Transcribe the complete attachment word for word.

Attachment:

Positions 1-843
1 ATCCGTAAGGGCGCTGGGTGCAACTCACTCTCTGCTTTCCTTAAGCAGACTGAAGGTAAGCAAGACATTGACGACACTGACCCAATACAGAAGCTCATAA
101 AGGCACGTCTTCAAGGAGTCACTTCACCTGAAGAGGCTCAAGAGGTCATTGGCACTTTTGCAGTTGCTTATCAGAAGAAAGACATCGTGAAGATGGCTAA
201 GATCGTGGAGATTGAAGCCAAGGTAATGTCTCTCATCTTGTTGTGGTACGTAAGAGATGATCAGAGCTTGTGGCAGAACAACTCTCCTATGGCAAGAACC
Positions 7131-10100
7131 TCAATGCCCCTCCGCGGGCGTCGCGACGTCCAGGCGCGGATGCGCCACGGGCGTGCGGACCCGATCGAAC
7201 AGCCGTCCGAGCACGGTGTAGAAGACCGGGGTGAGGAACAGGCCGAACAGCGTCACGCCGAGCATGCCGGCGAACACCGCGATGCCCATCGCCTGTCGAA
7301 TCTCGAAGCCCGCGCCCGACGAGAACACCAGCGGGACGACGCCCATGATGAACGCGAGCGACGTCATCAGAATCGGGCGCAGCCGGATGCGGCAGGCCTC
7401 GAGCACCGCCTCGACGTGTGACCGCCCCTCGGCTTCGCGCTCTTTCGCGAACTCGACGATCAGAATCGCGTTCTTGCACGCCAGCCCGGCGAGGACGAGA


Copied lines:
Positions 1-843
1 ATCCGTAAGGGCGCTGGGTGCAACTCACTCTCTGCTTTCCTTAAGCAGACTGAAGGTAAGCAAGACATTGACGACACTGACCCAATACAGAAGCTCATAA
101 AGGCACGTCTTCAAGGAGTCACTTCACCTGAAGAGGCTCAAGAGGTCATTGGCACTTTTGCAGTTGCTTATCAGAAGAAAGACATCGTGAAGATGGCTAA
201 GATCGTGGAGATTGAAGCCAAGGTAATGTCTCTCATCTTGTTGTGGTACGTAAGAGATGATCAGAGCTTGTGGCAGAACAACTCTCCTATGGCAAGAACC
Positions 7131-10100
7131 TCAATGCCCCTCCGCGGGCGTCGCGACGTCCAGGCGCGGATGCGCCACGGGCGTGCGGACCCGATCGAAC
7201 AGCCGTCCGAGCACGGTGTAGAAGACCGGGGTGAGGAACAGGCCGAACAGCGTCACGCCGAGCATGCCGGCGAACACCGCGATGCCCATCGCCTGTCGAA
7301 TCTCGAAGCCCGCGCCCGACGAGAACACCAGCGGGACGACGCCCATGATGAACGCGAGCGACGTCATCAGAATCGGGCGCAGCCGGATGCGGCAGGCCTC
7401 GAGCACCGCCTCGACGTGTGACCGCCCCTCGGCTTCGCGCTCTTTCGCGAACTCGACGATCAGAATCGCGTTCTTGCACGCCAGCCCGGCGAGGACGAGA